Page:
Monday, October 26, 2015
Album Review: Caligula's Horse - Bloom
Caligula's Horse made quite the name for themselves with their last album, "The Tide, The Thief And River's End". That record was able to, through its use of progressive metal and folk passages, breathe actual life into the flaccid world of djent music. That's not saying that Caligula's Horse is a djent band, because they share far more in common with progressive music, as illustrated by their move to InsideOut Records, but there were elements of that style in that album, and they were one of the few times when I could actually stomach that sound. So now that they have returned for the follow-up to their breakthrough, and are on a new label, the expectations for "Bloom" are lofty indeed.
We get off to a far more grounded start with the title track, which spends its three minutes introducing us to the record with tender acoustic guitars, crooner melodies, and a guitar solo that could have been on Opeth's "Burden". The pace picks up towards the end, and does a fine enough job of showing us what's to come, but it feels like it needed more time to fully flesh out the idea and make the two parts of the song feel more like a cohesive whole.
You may have already heard "Marigold", the first single from the album. Those Opeth comparisons register again, as the main riff has the angular composition of something from the "Blackwater Park" era. The song tries to build from its soft verses into a clattering crash of melody in the chorus, but it just doesn't come together the way the band is wanting it to. The melody is so bland that it hands in the air, like the grains of pollen hoping to find a (pardon the pun) bloom before gravity crashes it into the ground.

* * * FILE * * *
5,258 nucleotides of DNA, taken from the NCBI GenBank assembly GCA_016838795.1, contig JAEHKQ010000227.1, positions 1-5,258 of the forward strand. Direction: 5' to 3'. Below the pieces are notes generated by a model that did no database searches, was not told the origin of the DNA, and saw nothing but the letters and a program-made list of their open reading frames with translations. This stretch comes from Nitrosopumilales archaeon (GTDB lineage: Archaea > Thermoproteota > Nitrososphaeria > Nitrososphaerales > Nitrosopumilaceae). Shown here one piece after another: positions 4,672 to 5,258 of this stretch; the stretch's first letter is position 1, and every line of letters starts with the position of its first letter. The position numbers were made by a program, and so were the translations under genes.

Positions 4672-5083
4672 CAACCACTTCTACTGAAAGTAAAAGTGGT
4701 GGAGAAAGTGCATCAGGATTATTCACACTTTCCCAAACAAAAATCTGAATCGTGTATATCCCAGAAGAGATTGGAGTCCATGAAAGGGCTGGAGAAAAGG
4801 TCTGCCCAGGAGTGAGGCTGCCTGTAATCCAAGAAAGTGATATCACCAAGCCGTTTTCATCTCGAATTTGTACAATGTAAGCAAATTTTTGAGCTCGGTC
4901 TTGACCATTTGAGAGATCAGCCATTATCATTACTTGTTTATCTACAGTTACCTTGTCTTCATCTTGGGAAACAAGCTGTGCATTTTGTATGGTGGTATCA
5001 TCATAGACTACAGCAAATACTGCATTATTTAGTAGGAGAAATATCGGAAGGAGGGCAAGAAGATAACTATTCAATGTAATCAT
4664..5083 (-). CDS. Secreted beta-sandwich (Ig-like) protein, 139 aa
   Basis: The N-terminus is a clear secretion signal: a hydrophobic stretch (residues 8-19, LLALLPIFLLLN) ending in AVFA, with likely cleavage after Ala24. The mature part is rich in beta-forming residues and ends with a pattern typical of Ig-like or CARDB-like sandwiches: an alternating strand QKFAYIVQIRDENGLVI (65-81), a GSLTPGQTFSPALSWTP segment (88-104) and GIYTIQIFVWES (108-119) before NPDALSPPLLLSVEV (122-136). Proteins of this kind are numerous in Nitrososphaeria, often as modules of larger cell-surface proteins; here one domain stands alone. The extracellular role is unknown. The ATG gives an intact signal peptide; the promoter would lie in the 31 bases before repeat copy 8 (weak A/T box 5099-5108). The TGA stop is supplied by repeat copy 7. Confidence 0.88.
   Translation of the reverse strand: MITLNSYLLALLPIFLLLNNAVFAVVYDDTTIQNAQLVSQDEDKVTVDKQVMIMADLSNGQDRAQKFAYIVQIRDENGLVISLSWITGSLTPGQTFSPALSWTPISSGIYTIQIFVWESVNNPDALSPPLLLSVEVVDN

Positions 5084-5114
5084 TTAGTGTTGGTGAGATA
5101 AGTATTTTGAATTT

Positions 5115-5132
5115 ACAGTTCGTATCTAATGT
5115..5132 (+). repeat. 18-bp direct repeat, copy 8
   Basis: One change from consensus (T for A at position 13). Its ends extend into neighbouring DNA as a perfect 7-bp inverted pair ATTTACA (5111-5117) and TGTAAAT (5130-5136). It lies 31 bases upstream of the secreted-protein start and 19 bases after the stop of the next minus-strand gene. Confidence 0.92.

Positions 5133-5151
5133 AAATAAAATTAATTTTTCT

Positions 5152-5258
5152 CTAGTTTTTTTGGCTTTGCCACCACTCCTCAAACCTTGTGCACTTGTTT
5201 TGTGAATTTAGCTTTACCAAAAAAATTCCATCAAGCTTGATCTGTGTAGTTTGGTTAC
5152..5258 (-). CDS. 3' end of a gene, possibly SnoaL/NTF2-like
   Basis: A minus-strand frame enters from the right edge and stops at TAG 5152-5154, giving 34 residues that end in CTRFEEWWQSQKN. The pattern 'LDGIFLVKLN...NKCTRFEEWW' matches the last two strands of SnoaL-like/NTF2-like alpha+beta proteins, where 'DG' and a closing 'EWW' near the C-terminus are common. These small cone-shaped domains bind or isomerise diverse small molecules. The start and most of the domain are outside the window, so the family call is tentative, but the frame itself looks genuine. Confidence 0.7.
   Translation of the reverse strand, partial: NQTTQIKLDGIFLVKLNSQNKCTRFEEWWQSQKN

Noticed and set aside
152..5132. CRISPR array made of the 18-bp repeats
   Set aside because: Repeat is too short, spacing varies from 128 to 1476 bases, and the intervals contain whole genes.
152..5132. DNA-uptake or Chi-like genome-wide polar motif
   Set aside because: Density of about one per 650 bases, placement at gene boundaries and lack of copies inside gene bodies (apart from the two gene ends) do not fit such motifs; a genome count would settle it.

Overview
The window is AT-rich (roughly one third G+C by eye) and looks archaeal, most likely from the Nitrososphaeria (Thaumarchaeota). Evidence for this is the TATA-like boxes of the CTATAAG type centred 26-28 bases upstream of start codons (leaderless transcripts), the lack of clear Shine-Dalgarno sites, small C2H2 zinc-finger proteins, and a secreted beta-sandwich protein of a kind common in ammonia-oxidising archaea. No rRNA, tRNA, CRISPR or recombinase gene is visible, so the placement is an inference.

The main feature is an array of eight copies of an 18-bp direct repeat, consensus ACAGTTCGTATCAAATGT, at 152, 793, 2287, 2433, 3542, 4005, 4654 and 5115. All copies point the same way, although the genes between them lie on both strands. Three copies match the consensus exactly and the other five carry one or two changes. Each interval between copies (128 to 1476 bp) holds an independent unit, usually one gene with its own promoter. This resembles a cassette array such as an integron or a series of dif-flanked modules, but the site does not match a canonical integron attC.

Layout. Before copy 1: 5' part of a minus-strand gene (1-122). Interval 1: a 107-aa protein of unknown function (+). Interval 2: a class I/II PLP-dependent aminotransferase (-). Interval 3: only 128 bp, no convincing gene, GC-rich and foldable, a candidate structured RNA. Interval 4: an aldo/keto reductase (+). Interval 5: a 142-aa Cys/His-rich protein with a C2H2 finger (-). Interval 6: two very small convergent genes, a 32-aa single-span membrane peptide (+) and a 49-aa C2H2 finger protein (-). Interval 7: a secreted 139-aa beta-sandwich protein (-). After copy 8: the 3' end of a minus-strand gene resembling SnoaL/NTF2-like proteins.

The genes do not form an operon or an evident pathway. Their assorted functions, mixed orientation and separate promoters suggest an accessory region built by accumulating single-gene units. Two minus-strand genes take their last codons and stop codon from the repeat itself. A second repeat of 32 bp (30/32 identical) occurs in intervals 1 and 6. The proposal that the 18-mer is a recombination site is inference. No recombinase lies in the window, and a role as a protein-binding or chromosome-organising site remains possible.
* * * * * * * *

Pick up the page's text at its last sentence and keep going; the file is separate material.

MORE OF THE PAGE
The band gets back to sounding like themselves after that, but even those songs seek like they're missing something. There's nothing wrong with "Firelight" or the nine minute "Dragonfly", which mix the rhythmic riffing with moments of acoustic beauty, but the melodies float over the top too much. There's nothing about them that is particularly engaging, and the frequent forays into falsetto range seem more to showcase the range than integral parts of the melodies.
Moving along, there's solid tracks in the form of "Rust" and "Turntail", but solid isn't enough. With as much great music as there is out there, I need to hear something more than that to get excited, so while I'm not going to say that Caligula's Horse is doing anything wrong, they aren't doing anything that stands out to me either. Their blend of influences might be different than what other progressive bands are pulling from, but the end result needs a bit more, for lack of a better term, 'oomph' in the songwriting.
"Bloom" is one of those albums that I can tell is painstakingly crafted, and is clearly the work of talented musicians, but it just doesn't speak to me. The melodic composition lacks the hooks that I look for, even in progressive music. It's good, and it's pleasant to listen to, but it doesn't leave much of an imprint. And when there are so many other choices out there, that's a mortal sin.